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A young humpback whale sighted off Green Island, the first reported sighting in our region, has hailed the start of whale season in the Tropical North.
Passengers and crew aboard sailing catamaran Ocean Spirit were treated to see the humpback whale breaching repeatedly out of the water as they were en route to Michaelmas Cay on Thursday 22 June.
Quicksilver Group Marine Biologist, and cetacean expert, Phil Coulthard said “The arrival of the first Humpback whale for the season is always very exciting. This whale was travelling solo and very active. It’s not uncommon to see the younger males arrive first, and this behaviour would likely mean he is healthy and ambitious, demonstrating the behaviours needed to become a dominant, successful whale in the future. “
“This sighting marks the beginning of the winter migration to our region of east coast humpback whales from the southern oceans of Australia to the Great Barrier Reef Marine Park.”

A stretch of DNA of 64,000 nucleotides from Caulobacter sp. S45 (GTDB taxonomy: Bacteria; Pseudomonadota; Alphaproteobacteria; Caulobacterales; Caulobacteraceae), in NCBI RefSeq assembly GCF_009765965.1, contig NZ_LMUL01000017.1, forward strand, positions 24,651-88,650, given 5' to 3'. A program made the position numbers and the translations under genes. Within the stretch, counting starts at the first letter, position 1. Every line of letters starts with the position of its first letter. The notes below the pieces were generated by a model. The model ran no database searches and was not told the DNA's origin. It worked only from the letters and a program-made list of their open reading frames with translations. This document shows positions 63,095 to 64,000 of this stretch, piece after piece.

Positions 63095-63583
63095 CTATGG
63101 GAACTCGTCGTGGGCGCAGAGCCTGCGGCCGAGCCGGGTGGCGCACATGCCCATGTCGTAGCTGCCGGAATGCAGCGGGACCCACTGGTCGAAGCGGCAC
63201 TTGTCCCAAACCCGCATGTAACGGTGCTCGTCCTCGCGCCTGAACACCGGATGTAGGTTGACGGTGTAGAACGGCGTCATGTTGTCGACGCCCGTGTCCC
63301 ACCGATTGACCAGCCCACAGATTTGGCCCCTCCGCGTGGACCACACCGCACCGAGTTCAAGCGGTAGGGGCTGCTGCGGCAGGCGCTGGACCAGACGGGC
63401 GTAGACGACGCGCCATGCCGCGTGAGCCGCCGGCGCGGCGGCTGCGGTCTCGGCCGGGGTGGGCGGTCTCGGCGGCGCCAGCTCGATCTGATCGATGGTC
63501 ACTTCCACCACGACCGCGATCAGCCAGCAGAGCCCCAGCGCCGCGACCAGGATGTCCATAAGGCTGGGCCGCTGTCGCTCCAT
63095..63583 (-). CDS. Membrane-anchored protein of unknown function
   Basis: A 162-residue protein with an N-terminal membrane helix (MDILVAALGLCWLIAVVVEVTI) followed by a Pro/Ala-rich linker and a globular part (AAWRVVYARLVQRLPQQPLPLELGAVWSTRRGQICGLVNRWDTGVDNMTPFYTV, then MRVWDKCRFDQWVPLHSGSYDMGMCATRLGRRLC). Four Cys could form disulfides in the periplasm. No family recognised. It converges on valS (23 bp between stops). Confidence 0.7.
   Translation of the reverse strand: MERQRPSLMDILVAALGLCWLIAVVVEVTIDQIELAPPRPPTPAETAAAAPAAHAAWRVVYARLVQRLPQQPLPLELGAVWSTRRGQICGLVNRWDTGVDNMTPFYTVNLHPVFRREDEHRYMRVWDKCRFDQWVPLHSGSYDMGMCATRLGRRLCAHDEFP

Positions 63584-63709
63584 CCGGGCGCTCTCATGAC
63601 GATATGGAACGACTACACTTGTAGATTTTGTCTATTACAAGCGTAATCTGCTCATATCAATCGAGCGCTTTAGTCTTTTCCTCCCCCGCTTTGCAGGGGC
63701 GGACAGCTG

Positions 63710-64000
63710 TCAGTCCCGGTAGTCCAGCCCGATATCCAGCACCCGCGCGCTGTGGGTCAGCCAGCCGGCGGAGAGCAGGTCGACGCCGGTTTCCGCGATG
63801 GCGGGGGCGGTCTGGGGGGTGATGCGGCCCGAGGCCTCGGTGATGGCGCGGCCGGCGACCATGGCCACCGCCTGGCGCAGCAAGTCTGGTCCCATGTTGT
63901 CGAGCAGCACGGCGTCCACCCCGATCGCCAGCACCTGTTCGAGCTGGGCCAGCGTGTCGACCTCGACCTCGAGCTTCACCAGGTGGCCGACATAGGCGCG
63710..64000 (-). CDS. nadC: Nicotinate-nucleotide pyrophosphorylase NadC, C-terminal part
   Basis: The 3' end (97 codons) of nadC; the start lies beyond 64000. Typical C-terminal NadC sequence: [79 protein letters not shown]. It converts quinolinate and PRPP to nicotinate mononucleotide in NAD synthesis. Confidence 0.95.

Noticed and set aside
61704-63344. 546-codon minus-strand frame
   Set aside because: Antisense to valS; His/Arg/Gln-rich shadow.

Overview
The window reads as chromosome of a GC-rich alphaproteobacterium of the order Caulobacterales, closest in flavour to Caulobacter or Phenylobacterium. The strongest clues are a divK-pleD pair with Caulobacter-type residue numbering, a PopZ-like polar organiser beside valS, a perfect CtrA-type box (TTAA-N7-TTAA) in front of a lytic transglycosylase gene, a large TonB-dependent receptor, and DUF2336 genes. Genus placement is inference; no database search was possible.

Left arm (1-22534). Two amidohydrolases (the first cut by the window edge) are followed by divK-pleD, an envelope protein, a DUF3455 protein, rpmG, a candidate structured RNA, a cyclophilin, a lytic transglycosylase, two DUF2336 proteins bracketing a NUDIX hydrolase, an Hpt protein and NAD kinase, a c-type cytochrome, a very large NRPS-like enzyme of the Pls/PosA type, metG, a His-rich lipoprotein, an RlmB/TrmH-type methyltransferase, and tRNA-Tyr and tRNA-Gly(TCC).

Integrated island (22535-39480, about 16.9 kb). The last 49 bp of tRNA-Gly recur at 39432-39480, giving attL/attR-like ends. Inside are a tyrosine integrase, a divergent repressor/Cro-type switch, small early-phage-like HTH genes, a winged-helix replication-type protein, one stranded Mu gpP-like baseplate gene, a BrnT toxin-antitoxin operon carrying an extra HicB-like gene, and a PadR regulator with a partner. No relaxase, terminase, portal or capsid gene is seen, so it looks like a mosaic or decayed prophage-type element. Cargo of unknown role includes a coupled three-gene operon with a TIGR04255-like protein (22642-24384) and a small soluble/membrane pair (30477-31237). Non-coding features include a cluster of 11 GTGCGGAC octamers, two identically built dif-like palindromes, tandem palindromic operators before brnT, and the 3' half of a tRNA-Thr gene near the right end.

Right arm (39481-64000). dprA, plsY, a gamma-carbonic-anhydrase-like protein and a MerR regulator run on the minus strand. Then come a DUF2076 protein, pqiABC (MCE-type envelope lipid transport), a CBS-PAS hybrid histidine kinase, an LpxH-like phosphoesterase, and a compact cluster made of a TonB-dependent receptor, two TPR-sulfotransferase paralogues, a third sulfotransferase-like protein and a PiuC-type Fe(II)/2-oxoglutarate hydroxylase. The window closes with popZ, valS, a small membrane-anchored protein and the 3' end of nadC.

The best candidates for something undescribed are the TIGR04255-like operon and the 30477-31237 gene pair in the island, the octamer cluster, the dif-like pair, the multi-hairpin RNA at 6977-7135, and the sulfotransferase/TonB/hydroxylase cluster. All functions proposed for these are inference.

The sighting was recorded for the GBRMPA’s Eye on the Reef monitoring program.
Humpbacks are generally seen on the Great Barrier Reef between the months of June to September with regular sightings near Green Island and at the Outer Reefs, bringing an added bonus for passengers at this time.
Humpback whales regularly migrate from Antarctic waters along the east coast of Australia every winter to the warmer waters of the Great Barrier Reef to breed and calve. They are easily identified by having extremely large pectoral fins (their scientific name is Megaptera, which literally means giant wing). They grow up to approximately 16 metres in length, weighing in at 30-40 tonnes. Male humpbacks produce “songs”, which are believed to attract females at mating times.